In 2003, risk meant that the stock market might keep dropping until it wiped out whatever traces of wealth you still had left.

Risk is losing money. Losing some money is an inevitable part of investing, and there’s nothing you can do to prevent it. But you must take responsibility for ensuring that you never lose most or all of your money.

Risk exists in another dimension: inside you.

At the peak of every boom and in the trough of every bust, Graham’s immortal warning is validated constantly: “The investor’s chief problem — and even his worst enemy — is likely to be himself.”

Give thought as to what kind of investors they are. Being able to understand yourself would go a long way in making the right decisions. Enterprising or defensive? Investor or speculator? In case you think you are both, he has some words of advice: Never mingle your speculative and investment operations in the same account, nor in any part of your thinking.

Investing isn’t about beating others at their game. It's about controlling yourself at your own game. By developing your discipline and courage, you can refuse to let other people’s mood swings govern your financial destiny. In the end, how your investments behave is much less important than how you behave.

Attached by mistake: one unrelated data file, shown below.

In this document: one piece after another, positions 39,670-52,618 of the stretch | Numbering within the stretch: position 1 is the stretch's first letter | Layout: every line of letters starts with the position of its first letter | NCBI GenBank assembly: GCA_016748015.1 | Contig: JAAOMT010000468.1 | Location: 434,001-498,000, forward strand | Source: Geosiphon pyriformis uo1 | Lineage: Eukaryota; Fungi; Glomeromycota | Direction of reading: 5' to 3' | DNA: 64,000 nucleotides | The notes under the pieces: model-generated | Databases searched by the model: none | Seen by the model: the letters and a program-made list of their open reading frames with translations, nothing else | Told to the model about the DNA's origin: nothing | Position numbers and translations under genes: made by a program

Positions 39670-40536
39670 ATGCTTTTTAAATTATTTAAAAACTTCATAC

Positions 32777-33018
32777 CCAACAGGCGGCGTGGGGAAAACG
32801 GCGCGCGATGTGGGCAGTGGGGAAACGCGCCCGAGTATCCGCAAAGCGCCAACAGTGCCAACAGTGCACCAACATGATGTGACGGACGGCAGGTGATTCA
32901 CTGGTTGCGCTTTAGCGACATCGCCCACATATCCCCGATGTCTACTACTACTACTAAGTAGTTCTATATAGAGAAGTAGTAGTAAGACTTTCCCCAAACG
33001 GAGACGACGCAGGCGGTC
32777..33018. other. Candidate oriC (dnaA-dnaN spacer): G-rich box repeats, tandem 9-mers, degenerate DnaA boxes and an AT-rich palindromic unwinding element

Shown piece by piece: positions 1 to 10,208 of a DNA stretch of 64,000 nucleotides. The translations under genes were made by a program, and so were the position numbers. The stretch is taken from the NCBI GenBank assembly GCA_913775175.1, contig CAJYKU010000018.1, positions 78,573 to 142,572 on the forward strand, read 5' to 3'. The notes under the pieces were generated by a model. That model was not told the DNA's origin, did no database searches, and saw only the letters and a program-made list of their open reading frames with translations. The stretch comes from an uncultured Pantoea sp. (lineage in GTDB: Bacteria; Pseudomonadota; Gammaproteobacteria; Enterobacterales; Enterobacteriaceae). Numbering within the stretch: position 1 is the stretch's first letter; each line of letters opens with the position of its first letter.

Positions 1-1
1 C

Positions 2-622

Investing is not an emotional undertaking. It’s analytical and unemotional, which is why it should be approached like any other business. You look for value where others don’t see it and take advantage of that. Fear and greed will cause investors to bid up the prices of stocks to nosebleed levels or push them to unreasonably low levels. Don’t react. Stay focused on your research and investment thesis. Get swayed by cold, hard facts, not emotion.

Expect volatility and profit from it.

When investing in stocks, volatility comes with the territory. In his book The Intelligent Investor, Graham makes note of the market fluctuation in the price of General Motors. It rose from $13 in 1925 to $92 in 1929; collapsed to $7½ in 1932; climbed back to $77 in 1936; relapsed to $25½ in 1938; then mounted to $80½ in 1946 and fell back to $48 the very same year.

The behaviour of stock prices departs radically from the stock’s intrinsic worth. Prices respond vigorously to any significant change in either current earnings or short-term earning prospects. Both favourable and unfavourable situations are part of any normal long-term picture and both should be accepted without undue excitement.